And hey, maybe I’ll see you at the reunion and maybe just maybe you’ll remember my face. If so, I’d like to catch up, coffee?



Cover Image Credit: High school Musical

Related Content

Connect with a generation
of new voices.

We are students, thinkers, influencers, and communities sharing our ideas with the world. Join our platform to create and discover content that actually matters to you.

Learn more Start Creating

Don't Be Afraid of Changing Your College Plan

It really isn't THAT bad...


I can't claim to have any deep wisdom on life, but I at least have some good experience with a highly turbulent college career. I started as a game design major in a tech college in Rochester, NY, transferred to a college in Texas, and now I'm an English major at CofC.

My college life has been something of a roller coaster.

But I regret none of it. Maybe it would have been easier to stick to the track I was on initially, but I would never have been fully satisfied with it. Now I've finally found my place and, even though it may have taken a lot of shifting around, it was undoubtedly worthwhile.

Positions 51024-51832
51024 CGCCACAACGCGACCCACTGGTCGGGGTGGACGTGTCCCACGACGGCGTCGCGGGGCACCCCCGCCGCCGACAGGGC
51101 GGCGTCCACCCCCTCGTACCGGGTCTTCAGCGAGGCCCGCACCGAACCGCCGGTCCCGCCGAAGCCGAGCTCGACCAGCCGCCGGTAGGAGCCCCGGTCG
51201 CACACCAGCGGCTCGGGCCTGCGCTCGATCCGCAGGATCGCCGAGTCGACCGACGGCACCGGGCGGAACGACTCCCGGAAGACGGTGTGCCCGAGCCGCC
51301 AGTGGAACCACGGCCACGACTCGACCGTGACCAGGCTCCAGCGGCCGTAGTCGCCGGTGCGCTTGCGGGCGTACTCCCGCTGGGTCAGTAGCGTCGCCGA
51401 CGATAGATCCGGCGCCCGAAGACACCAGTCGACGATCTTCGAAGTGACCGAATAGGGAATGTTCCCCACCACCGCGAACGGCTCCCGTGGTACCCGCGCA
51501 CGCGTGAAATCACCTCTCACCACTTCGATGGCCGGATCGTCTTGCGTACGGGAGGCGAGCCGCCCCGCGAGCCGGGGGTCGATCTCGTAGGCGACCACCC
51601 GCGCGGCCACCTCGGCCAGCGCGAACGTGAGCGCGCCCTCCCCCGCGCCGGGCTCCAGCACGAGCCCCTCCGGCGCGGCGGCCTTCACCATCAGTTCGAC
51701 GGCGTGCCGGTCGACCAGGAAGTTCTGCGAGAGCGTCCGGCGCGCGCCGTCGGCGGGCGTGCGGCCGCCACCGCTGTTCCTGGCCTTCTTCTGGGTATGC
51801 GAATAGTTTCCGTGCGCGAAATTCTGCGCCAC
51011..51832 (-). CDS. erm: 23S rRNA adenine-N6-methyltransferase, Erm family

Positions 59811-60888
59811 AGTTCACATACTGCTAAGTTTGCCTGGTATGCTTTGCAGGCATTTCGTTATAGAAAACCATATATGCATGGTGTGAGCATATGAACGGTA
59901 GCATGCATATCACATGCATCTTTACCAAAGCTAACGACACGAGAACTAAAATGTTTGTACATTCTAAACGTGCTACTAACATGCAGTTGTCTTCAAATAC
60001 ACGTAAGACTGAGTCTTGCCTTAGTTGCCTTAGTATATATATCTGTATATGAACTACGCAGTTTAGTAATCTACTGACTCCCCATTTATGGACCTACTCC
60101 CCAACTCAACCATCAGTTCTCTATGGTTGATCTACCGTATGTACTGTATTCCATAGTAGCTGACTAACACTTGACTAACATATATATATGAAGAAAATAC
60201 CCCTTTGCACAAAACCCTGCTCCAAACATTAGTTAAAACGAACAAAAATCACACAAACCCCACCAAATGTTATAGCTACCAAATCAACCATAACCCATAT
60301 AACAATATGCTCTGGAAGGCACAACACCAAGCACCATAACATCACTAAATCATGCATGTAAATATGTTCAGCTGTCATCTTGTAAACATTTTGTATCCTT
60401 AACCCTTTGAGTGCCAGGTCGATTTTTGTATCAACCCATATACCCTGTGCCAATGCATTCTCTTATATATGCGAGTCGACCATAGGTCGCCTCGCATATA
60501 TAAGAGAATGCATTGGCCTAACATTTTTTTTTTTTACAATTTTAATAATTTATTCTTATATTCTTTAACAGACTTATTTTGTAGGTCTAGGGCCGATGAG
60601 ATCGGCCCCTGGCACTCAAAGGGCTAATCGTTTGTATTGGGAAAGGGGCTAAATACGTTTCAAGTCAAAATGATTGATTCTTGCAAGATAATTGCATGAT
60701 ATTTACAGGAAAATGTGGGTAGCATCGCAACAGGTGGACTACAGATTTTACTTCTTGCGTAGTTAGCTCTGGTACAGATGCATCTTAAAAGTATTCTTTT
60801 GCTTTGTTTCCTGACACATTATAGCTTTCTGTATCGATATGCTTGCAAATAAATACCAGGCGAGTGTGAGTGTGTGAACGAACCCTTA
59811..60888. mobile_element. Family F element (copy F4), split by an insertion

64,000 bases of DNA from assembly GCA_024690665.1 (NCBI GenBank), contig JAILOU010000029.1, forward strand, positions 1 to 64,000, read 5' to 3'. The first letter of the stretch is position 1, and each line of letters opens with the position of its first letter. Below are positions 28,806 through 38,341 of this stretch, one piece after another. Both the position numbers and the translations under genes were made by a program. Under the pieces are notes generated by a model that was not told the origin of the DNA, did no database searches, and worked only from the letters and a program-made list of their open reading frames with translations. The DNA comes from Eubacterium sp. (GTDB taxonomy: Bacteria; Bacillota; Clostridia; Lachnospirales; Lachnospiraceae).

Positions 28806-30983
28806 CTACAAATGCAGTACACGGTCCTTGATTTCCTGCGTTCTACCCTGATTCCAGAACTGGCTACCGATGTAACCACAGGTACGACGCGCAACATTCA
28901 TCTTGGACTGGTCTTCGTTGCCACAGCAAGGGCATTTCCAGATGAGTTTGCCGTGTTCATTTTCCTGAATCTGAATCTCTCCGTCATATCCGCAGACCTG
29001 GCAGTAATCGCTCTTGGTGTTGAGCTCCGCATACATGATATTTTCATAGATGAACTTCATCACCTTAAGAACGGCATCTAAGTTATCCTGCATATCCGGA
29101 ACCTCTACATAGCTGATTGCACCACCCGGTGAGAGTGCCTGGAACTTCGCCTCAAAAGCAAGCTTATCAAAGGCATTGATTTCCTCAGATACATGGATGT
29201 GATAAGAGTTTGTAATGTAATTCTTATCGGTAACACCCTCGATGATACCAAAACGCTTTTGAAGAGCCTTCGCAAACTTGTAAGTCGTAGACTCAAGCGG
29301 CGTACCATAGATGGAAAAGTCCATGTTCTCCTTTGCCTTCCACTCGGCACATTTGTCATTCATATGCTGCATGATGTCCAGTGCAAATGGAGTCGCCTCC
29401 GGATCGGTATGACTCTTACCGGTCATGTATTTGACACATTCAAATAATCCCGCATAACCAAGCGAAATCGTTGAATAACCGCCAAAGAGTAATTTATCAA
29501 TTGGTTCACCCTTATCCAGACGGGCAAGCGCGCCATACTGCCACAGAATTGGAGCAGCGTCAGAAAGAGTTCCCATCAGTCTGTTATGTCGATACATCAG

I don't mean to say that everyone who is slightly dissatisfied with their major should transfer all over the country and change their major(I had to sacrifice the ability to get a minor because of the path I took, so I wouldn't recommend it to most people). I just believe that if you find yourself not liking the classes that are vital to your major or if you can't find a place at your current college, then changing your major or transferring isn't as horrible as you might imagine.

When I started college I was completely confident in what I wanted to do and what my future would look like. I thought it would be ridiculous for someone to stray from their initial path. That idea led to me deciding to transfer later than was smart.

I think everyone should know that having to change your plans for the future, sometimes in dramatic ways, isn't a bad thing. No matter how scary transferring and changing majors can seem, many people have done it before you and many will after, you aren't alone.

Related Content

Facebook Comments